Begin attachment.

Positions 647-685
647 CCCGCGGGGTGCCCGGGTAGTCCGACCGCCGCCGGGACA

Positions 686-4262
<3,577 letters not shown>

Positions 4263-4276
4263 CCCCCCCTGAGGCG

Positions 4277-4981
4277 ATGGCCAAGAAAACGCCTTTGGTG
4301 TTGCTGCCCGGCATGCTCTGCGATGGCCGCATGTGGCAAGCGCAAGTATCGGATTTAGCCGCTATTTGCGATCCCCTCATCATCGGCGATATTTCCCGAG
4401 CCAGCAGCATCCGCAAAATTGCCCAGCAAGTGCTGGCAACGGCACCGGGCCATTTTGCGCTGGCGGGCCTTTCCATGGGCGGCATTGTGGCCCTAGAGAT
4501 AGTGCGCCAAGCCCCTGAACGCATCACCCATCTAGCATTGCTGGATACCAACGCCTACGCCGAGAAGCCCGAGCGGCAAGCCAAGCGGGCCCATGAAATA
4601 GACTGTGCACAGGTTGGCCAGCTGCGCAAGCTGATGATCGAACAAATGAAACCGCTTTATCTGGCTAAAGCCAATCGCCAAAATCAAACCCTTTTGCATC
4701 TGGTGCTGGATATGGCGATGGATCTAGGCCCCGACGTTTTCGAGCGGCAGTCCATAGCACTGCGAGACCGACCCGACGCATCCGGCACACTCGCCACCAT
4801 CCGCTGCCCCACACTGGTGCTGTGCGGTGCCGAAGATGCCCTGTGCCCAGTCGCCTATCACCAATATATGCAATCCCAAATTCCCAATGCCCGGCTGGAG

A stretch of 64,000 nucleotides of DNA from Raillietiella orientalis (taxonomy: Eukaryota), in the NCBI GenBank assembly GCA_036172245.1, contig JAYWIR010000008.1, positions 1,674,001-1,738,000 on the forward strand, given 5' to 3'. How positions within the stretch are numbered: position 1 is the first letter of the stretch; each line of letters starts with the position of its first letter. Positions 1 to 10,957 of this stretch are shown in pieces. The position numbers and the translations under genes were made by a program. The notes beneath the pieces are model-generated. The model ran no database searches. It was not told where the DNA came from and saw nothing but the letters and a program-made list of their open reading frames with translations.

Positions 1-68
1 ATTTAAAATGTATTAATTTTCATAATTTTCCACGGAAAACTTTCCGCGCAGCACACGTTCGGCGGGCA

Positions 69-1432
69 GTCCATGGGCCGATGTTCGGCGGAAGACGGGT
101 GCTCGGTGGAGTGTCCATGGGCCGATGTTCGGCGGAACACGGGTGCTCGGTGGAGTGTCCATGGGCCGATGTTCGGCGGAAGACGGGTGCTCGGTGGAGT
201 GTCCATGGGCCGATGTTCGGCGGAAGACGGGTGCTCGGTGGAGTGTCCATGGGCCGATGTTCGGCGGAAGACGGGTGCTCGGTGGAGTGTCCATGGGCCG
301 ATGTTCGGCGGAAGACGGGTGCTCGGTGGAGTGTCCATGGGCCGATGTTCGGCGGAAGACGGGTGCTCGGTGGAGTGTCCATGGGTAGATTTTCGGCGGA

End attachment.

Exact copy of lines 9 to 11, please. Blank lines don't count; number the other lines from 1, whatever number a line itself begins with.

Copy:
4301 TTGCTGCCCGGCATGCTCTGCGATGGCCGCATGTGGCAAGCGCAAGTATCGGATTTAGCCGCTATTTGCGATCCCCTCATCATCGGCGATATTTCCCGAG
4401 CCAGCAGCATCCGCAAAATTGCCCAGCAAGTGCTGGCAACGGCACCGGGCCATTTTGCGCTGGCGGGCCTTTCCATGGGCGGCATTGTGGCCCTAGAGAT
4501 AGTGCGCCAAGCCCCTGAACGCATCACCCATCTAGCATTGCTGGATACCAACGCCTACGCCGAGAAGCCCGAGCGGCAAGCCAAGCGGGCCCATGAAATA